Ogre Enchanted – Gail Carson Levine – Ella Enchanted #0.5 – HarperCollins – Published 16 October 2018
Evie is happiest when she is healing people, diagnosing symptoms, and prescribing medications, with the help of her devoted friend (and test subject) Wormy. So when Wormy unexpectedly proposes to her, she kindly turns him down; she has far too much to do to be marrying anyone. And besides, she simply isn’t in love with him.
But a certain meddling fairy named Lucinda has been listening in, and she doesn’t approve of Evie’s rejection. Suddenly, Evie finds herself transformed from a girl into a hideous, hungry ogre. Evie now has only sixty-two days to accept another proposal—or else be stuck as an ogre forever.
Ogre Enchanted is as enchanting and humorous as its predecessor Ella Enchanted, and will delight old fans and new readers alike. Ogre Enchanted is a modern-day fairytale, with a strong and independent lead character, and threads of friendship and romance. Simple and unique, this twist on a loose retelling of Beauty and the Beast will delight (and possibly disgust) young readers.
Evie, though only fifteen, is a gifted healer. Her passions are herbs, healing tonics and devoted attention to her patients. In Wormy, Evie has a dear friend and willing subject upon whom she tests all her new cures and tonics. But when Wormy proposes, Evie is quick to turn him down – she has no intention of marrying young. Unfortunately the fairy Lucinda hears Evie’s refusal and transforms Evie into a hideous, very smelly and eternally hungry ogre as punishment. Evie has just 62 days to accept another proposal or she will remain an ogre forever.
In the last year Gail Carson Levine has gifted readers with first a companion novel to her wonderful Two Princesses of Bamarre and now a new companion novel to the great Ella Enchanted. These two classics, favourites of my childhood and favourites still of young readers today, are brought into the lives of young readers again with two fresh stories. I was utterly thrilled when Ogre Enchanted was announced and even more thrilled when I was given the opportunity to read and review it. Unsurprisingly, I enjoyed returning to Kyrria and its world of enchantments and magical creatures.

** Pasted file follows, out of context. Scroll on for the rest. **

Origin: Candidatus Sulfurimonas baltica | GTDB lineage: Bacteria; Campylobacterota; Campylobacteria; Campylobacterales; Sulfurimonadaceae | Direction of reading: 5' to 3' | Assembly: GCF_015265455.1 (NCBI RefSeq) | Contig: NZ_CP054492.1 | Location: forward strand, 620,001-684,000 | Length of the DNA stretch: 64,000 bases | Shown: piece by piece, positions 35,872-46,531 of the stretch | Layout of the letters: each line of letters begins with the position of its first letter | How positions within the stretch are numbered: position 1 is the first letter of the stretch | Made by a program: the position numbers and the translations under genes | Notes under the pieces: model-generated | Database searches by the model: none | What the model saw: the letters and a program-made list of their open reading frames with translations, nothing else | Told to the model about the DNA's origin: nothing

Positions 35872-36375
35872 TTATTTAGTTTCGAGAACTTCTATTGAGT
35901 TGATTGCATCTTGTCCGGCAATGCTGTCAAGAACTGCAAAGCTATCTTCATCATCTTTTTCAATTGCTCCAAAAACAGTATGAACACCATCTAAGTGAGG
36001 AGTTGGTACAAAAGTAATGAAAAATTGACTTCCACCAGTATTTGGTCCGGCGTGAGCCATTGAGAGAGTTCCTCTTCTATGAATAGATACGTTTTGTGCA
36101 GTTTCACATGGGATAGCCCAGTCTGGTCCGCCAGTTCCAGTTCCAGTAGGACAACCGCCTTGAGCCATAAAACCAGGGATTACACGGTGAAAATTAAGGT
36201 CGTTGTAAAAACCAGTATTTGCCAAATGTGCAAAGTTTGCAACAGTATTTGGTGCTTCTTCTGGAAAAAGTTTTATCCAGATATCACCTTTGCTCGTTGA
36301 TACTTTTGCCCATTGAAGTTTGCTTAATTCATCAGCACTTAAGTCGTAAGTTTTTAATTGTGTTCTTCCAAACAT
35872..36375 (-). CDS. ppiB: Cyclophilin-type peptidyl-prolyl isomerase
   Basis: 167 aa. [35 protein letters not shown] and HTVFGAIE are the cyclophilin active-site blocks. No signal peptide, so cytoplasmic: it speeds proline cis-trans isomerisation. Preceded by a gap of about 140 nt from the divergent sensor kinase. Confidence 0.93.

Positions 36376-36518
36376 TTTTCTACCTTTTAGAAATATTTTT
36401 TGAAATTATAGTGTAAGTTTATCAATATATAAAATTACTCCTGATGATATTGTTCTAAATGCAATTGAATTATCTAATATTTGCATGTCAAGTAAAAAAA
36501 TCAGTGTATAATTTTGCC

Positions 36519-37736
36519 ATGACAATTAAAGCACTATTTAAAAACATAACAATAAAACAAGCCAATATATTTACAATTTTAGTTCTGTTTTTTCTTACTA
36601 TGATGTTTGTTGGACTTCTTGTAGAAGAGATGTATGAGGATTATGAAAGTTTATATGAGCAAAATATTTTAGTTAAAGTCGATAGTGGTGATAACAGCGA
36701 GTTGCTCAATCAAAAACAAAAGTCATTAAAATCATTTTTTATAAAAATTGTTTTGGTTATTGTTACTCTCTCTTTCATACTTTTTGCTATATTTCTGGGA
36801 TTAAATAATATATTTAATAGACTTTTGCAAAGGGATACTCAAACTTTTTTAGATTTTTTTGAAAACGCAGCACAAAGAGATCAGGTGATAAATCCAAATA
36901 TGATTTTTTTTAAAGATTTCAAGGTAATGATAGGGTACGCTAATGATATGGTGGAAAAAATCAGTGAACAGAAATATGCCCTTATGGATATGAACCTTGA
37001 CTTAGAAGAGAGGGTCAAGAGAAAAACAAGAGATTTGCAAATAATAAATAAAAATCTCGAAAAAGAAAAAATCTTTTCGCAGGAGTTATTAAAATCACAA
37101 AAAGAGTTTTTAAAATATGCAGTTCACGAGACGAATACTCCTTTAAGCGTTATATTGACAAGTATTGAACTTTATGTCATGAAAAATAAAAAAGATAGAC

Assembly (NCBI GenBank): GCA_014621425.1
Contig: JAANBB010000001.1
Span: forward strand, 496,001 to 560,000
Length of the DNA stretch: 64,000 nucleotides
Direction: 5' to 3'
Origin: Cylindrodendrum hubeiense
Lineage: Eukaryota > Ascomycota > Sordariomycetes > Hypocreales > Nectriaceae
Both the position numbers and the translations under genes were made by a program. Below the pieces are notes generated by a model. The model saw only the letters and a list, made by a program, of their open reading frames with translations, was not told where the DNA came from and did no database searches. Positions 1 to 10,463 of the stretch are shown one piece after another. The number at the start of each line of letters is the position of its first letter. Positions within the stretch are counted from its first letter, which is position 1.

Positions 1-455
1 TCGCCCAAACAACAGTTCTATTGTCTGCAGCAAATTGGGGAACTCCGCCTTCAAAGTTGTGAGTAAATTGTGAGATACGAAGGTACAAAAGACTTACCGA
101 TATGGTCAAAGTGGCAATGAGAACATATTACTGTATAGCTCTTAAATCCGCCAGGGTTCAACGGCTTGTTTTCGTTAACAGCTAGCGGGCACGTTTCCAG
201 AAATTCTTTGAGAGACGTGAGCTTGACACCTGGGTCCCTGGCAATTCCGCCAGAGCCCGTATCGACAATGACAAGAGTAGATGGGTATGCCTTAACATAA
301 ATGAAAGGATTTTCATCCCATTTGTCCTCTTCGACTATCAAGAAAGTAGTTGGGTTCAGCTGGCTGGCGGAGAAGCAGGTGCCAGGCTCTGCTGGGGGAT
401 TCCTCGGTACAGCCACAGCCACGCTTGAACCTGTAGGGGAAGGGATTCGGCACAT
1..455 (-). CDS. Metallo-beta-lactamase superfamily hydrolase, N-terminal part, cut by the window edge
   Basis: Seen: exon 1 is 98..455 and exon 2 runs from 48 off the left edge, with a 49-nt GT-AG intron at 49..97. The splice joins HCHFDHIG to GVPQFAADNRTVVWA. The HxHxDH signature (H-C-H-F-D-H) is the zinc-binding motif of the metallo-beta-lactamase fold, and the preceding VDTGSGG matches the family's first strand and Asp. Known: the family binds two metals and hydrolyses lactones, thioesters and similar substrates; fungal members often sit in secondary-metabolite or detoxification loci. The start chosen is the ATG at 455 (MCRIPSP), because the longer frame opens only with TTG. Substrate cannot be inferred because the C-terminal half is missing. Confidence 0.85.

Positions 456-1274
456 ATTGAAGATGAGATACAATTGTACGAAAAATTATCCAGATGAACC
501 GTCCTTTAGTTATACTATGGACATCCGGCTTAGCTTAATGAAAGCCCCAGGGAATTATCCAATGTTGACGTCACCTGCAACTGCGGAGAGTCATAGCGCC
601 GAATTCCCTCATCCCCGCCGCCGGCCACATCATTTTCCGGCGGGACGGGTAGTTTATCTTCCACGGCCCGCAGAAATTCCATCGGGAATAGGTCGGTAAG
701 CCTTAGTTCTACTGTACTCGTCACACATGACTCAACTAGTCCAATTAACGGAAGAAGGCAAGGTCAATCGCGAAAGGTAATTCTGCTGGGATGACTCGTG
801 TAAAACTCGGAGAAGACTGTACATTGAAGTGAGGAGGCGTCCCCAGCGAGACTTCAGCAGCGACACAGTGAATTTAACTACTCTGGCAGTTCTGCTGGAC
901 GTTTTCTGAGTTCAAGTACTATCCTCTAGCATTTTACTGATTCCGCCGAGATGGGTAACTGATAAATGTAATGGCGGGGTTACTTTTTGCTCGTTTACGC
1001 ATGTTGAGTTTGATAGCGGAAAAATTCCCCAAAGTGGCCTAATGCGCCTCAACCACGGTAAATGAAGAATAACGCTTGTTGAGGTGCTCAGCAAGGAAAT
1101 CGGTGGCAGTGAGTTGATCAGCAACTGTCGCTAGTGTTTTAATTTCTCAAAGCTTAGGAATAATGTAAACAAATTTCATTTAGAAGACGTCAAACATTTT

The first half of Ogre Enchanted was a little slow and I would have liked more time to get to know Evie before she was turned into an ogre. As it is, the first half is a little repetitive as Evie makes plans and then journeys to live with other ogres. The second half of the novel was more interesting, with intrigue, familiar characters from Ella Enchanted, and an increase in pace.
Throughout, Evie remains a strong-willed and determined character. Young though she is, she has a great love of healing and caring for people – even if she can be very oblivious to the feelings of others. As her 62 days count down, Evie must decide if she will marry to return to being human or if her greater value lies in remaining as an ogre. She also learns more about love, and comes to distinguish between attraction and deeper, lasting feelings. Though I wish these emotions had been mined a little deeper, as they are in Ella Enchanted (which will remain my favourite), Ogre Enchanted is a delightful fairytale, with adventure, dragons, friendship, self-discovery, intrigue and, yes, romance. It is, however, a little disgusting in places as no details are spared, from Evie’s constant hunger, eating habits and particular odours, to the eating habits of the other ogres, as well as details surrounding illnesses, death, and beheadings.
Ogre Enchanted is sure to delight young readers who enjoy fairytale retellings, with brief touches of adventure and a strong and independent female protagonist. It is also sure to please old and new fans alike of the beautiful classic Ella Enchanted.
The publishers provided an advanced readers copy of this book for reviewing purposes. All opinions are my own.
Category: Children’s fiction – Middle-grade fiction.
Themes: Magic, proposals, ogres, healing, magical creatures, friendship, fairytales, fairytale adaptations, fairies.
Reading age guide: Ages 8 and up.
Advisory: Fantasy violence, murder and references to beheadings and the placing of heads on spikes, references to ogres consuming humans and death due to plague. References to corpses.
Published: 16 October 2018 by HarperCollins.
Format: Hardcover, ebook, audiobook. 352 pages.
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